• In the left menu, click Startup at the bottom.
The Startup panel displays the apps installed on your machine. If Windows has measured the impact of that app on your PC, you will see a rating next to it. Options include No impact, Low impact, Medium impact, and High impact.
An app with a high impact can slow down your startup time. Go through the list and determine which apps you don’t need immediately after startup. Toggle each slider next to the app to turn it on or off.
How to change startup apps on a Mac:
• Click on the Apple menu, then System Preferences.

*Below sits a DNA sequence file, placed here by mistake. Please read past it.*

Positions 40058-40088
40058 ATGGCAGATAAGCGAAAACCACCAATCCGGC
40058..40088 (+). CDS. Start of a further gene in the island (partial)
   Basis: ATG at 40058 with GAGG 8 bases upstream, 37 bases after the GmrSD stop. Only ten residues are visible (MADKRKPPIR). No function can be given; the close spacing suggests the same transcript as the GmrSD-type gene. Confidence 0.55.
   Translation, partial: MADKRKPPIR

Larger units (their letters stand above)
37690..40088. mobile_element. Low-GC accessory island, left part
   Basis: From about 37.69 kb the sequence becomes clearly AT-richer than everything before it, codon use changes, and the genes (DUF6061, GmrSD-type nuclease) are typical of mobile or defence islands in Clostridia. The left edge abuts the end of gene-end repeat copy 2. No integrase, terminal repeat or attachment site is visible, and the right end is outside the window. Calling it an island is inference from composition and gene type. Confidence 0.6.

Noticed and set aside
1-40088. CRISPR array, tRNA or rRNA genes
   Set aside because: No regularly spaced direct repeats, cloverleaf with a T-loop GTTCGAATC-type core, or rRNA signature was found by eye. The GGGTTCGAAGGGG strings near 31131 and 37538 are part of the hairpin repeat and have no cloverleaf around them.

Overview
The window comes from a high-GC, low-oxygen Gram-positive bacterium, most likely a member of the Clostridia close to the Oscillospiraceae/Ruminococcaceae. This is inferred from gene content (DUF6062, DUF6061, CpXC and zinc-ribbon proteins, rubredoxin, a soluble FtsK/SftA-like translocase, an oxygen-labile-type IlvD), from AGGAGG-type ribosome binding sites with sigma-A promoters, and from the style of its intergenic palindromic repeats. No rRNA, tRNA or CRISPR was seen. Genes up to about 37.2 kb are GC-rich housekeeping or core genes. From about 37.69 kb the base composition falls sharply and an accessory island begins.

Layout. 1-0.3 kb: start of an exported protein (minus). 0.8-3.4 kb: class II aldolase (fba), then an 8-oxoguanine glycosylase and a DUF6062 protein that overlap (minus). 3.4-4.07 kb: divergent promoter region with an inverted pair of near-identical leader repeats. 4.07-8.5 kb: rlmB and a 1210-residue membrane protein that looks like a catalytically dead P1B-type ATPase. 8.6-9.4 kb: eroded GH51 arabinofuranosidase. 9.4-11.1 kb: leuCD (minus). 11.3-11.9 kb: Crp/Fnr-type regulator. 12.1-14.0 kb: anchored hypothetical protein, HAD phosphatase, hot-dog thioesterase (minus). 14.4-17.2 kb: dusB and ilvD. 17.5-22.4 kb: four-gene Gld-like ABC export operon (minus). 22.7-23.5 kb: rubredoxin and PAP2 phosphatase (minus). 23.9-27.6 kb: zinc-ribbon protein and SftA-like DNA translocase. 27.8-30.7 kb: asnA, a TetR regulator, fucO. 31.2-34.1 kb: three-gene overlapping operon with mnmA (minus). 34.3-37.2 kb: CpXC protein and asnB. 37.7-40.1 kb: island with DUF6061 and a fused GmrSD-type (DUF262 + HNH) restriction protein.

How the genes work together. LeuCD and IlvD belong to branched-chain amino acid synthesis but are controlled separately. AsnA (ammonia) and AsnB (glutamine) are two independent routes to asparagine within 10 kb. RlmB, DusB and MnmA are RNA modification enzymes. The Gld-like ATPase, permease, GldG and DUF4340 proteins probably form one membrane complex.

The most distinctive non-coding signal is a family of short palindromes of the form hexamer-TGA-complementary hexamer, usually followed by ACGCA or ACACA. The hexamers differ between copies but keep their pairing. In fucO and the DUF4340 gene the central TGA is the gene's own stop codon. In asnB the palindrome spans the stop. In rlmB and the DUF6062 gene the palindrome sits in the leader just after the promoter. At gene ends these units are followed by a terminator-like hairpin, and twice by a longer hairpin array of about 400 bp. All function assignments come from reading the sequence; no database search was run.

• Click Users & Groups.
• Select your User Account, then click Login Items on the top right.
Here you’ll see a list of the applications that open automatically when you log in.
To prevent an app from running automatically, click Remove a login item. Then select the app’s name that you want to block and click on the Remove button below the list.
You can use the checkbox to hide items you still would like to launch. Hit the plus symbol under the list and find it on your computer to add a new item.
What happens when you discover malware on your computer? You need to get to work. Tap or click here for the steps to take to protect yourself.
3. Stay up to date
I know. Updates are annoying. They always pop up when you’re busy, and you don’t want to deal with bugs and other issues the latest version of Windows or macOS introduces. Still, keeping your system up to date is one of the best ways to keep up with the constant flood of junk looking to root its way into your computer.